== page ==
Prompting is a promising approach to solving NLP problems with pre-trained language models (LMs) such as GPTs and BERT. Unlike conventional fine-tuning that updates the massive LM parameters for each downstream task, prompting concatenates inputs with additional text to steer the LM towards producing the desired outputs. A key question is finding optimal prompts to improve the LM’s performance on various tasks with few training examples.
Reinforcement Learning (RL) for prompt optimization challenges learning efficiency as the large black-box language model navigates a complex environment involving multiple transitions before computing rewards. This complexity makes it challenging to learn from the unstable reward signals. However, to overcome this, we propose two simple but effective strategies. Firstly, normalizing the training signal by computing the z-score of rewards for the same input can stabilize the reward signals. Secondly, designing piecewise reward functions that offer sparse, qualitative bonuses for desirable behaviors, such as achieving a certain accuracy on a specific class, can improve optimization efficiency.
Existing work relies on soft prompt tuning that needs more interpretability, reusability, and applicability in the absence of gradients. Discrete prompt optimization is complex, and heuristics such as paraphrasing and selection must be more systematic. In the latest research paper, researchers from CMU and UCSD propose RLPrompt, an efficient discrete prompt optimization approach using reinforcement learning (RL) applicable to different LMs for classification and generation tasks.
Experiments show superior performance over finetuning or prompting methods for few-shot classification and unsupervised text style transfer. Interestingly, optimized prompts often consist of ungrammatical gibberish text, which shows LMs may have understood common frameworks for prompting, but they do not adhere to human language norms.
This paper introduces RLPrompt, a new approach to prompt optimization that utilizes reinforcement learning (RL). This method combines desirable properties for optimizing prompts across different tasks and language models.
Instead of editing the discrete tokens directly, which has proven difficult and inefficient, RLPrompt employs a policy network that generates the desired prompts. Learning a small number of policy parameters enables discrete prompt optimization by inserting them as an MLP layer into a frozen compact model like distilGPT-2.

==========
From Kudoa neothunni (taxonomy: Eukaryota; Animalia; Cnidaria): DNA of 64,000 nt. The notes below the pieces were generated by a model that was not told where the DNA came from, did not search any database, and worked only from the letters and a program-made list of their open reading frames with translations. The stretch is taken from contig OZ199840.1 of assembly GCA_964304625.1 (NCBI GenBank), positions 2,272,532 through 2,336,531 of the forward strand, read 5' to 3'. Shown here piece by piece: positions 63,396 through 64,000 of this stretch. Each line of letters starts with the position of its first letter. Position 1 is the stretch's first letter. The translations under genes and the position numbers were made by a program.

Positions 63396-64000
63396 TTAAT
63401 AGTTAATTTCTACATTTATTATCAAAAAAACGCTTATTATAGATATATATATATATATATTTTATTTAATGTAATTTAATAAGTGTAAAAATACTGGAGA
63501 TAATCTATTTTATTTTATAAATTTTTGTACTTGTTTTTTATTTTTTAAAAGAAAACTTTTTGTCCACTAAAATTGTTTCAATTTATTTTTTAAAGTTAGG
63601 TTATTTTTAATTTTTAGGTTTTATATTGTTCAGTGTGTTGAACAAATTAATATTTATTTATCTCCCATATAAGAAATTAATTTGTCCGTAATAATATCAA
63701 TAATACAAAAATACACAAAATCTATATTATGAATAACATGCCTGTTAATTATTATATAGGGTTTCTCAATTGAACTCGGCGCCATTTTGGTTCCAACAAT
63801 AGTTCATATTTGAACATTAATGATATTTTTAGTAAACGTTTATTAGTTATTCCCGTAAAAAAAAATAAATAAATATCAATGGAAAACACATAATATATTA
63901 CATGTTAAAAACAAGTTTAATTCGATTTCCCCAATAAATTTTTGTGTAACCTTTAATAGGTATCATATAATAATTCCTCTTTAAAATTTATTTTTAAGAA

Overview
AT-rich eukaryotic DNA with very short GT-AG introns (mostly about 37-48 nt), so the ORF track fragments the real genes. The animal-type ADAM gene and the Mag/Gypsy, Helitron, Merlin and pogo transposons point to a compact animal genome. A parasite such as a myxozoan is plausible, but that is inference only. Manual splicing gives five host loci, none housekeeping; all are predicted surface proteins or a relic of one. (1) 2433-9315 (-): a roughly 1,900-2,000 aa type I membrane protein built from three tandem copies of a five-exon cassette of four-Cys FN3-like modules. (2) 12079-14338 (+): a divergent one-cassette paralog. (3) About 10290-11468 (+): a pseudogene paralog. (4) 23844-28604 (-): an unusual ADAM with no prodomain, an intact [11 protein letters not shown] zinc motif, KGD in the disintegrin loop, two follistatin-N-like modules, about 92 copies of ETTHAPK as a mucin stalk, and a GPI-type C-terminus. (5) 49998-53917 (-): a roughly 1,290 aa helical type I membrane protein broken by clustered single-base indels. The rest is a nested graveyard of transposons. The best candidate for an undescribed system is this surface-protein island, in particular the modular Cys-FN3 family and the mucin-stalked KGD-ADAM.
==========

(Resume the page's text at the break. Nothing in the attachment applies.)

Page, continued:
This formulation also enables off-the-shelf RL algorithms (such as soft Q-learning) that learn the policy with arbitrary reward functions. These reward functions can be defined with available data, such as in few-shot classification, or with other weak signals when supervised data is not accessible, like in controllable text generation.
The study found that strongly optimized prompts are less coherent but transferable between language models, resulting in a remarkable performance. This observation opens up new and promising possibilities for prompting, such as learning cheap prompts from smaller models and performing inferences with larger ones.
However, the limitations and potential drawbacks of RLPrompt are yet to be explored, and it is uncertain whether it is a suitable method for all types of applications. Further research is needed to fully understand the strengths and weaknesses of RLPrompt.
Check out the Paper, Github, and Reference Article. All Credit For This Research Goes To the Researchers on This Project. Also, don’t forget to join our 14k+ ML SubReddit, Discord Channel, and Email Newsletter, where we share the latest AI research news, cool AI projects, and more.
Niharika is a Technical consulting intern at Marktechpost. She is a third year undergraduate, currently pursuing her B.Tech from Indian Institute of Technology(IIT), Kharagpur. She is a highly enthusiastic individual with a keen interest in Machine learning, Data science and AI and an avid reader of the latest developments in these fields.